• Tumor (acoustic neuroma)

Objective causes are less frequent-

  • Aneurism of carotid artery (it is synchronous with pulse)
  • Vascular tumor of middle ear
  • Palatal myoclonus
  • Temporomandibular joint syndrome (misaligned jaw)
  • Tinnitus synchronous with respiration may occur with abnormally patent Eustachian tube (mostly seen after weight loss).

II. Not related to ear-

Disease of CNS, anemia, arteriosclerosis, hypertension, hypotension, hypoglycemia, epilepsy, migraine,

III.  Psychological-

Assessment of tinnitus-

Most important is History and Identification of hearing loss and Clinical Examination of ear by otoscope/operating microscope with detail head and neck examination by specialist.


  • Pure tone Audiometry, speech audiometry, if required special tests like SISI, ABLB etc.
  • Brain-stem Evoked Response Audiometry If tinnitus is accompanied with other complaints like  headache, vertigo, vomiting,
  • CT scan (especially if tinnitus is asymmetrical, 10% of cases it may be a tumor (Acoustic Neuroma).
  • Blood Investigations to test Anaemia- CBC, Hypothyroidism- TSH, Diabetes-sugar, Syphilis- FTABS and lipid profile.

Comprehensive evaluation of tinnitus and sound tolerance:

  • VAS loudness scale and the quality of life Tinnitus Questionnaire
    Pitch matching
    Loudness matching
    Post masking effect
    Feldman Masking curves

Most important aspect is educating person with respect to nature of tinnitus,  keep in mind treat the patient not the tinnitus…

Some Latest Research news:-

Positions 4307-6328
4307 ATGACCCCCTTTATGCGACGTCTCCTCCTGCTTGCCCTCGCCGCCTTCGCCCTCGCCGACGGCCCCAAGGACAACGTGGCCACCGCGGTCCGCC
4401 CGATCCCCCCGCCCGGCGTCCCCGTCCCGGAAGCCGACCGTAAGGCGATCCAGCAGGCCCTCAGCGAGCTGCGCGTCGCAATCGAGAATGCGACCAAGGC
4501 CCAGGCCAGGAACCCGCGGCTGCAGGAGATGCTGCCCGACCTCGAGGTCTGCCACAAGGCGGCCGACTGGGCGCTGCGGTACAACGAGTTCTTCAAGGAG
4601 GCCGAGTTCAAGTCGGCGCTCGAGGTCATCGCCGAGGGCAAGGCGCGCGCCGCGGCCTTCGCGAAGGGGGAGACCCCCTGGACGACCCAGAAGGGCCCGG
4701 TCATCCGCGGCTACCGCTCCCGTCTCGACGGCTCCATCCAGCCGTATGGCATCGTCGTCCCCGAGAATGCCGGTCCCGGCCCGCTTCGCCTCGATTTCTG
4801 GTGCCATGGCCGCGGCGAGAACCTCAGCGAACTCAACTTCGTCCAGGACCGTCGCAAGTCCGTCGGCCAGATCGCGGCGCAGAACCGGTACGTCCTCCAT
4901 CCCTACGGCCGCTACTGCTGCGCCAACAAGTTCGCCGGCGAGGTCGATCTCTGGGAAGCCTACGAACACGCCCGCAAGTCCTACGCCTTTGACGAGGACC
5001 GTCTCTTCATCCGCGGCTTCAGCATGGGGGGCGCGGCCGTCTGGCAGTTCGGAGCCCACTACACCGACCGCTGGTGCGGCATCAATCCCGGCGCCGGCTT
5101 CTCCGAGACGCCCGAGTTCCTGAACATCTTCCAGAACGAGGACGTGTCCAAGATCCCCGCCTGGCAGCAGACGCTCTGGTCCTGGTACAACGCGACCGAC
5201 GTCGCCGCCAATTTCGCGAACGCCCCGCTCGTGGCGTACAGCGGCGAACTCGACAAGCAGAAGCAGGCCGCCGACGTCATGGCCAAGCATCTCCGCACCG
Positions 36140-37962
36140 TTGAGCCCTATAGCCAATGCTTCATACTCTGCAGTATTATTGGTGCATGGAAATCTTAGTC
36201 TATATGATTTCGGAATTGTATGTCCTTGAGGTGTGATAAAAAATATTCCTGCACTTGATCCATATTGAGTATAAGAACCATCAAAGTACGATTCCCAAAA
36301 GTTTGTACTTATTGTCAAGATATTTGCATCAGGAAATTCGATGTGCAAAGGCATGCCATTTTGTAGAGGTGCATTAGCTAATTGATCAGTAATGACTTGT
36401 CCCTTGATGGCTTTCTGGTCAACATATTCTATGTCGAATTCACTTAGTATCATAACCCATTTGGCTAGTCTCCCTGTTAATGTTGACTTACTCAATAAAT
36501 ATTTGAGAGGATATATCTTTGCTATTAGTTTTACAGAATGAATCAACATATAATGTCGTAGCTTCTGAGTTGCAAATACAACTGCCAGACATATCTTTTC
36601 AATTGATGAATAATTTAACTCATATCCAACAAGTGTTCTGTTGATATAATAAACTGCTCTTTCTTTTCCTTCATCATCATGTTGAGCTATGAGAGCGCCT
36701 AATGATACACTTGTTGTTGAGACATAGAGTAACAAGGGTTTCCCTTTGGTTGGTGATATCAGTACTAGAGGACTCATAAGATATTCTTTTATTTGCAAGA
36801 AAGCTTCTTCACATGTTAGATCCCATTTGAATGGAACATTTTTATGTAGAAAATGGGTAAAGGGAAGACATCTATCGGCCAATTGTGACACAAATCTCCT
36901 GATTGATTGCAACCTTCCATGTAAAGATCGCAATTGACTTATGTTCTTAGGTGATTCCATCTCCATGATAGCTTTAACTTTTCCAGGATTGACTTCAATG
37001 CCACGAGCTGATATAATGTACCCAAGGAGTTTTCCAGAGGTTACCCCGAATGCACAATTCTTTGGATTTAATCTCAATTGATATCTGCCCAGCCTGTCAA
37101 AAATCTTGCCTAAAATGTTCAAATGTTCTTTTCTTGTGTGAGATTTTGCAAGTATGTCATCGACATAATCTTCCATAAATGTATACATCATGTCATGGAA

Hyperactivity of Touch-sensing Nerves in Head, Neck Causes Tinnitus

Scientists Exploring Brain Area Responsible for Tinnitus



Tinnitus is not a disease rather an annoying symptom of myriad of conditions, caused by minor changes in the sensitive hearing system (Cochlea and auditory nerve).

Tinnitus (means ringing in Latin) is sound sensation in the ear or head, in the absence of any external source of sound.  Commonest types are hissing, roaring, swishing, rustling, buzzing, humming, or chirping.

(Photo by nathaniel)

Tinnitus varies in pitch and loudness and is more annoying in quiet surroundings, particularly at night.  It can be quite disturbing leading to sleep deprivation, depression & decreased work efficiency. Most important aspect of tinnitus is distress, irritation and distraction caused by the noise. Person often feels that such noise is a symptom of brain tumor or stroke. In most cases tinnitus is not harmful.

Patient with tinnitus should undergo thorough ENT and Audiological evaluation and if required neurological examination. ‘Nothing can be done and you have to live with it’ is to be avoided and patient should be investigated properly to find any treatable condition.

Treatment of the cause should take care of tinnitus but tinnitus may persist even after the disease causing tinnitus has been cured, When a lesion or disease process is not identifiable, then tinnitus management is more difficult.

In majority of cases our system adapts to noise over a period of time and is accepted as a part of normal environment. This process can be helped by proper reassurance and counseling. Relaxation, biofeedback and Yoga help to improve coping with the condition.

Hearing aids are helpful for tinnitus with hearing loss and tinnitus maskers are sometimes recommended. These are similar to hearing aids and generate continuous noise. Their use is based on the fact that the patient is more comfortable in a noisy environment than in a quiet surrounding.

Research shows encouraging result on the effectiveness of pharmacological therapy for tinnitus, such as carbamazepine, lidocaine, and intravenous barbiturates, but potentially serious side effects limit their use.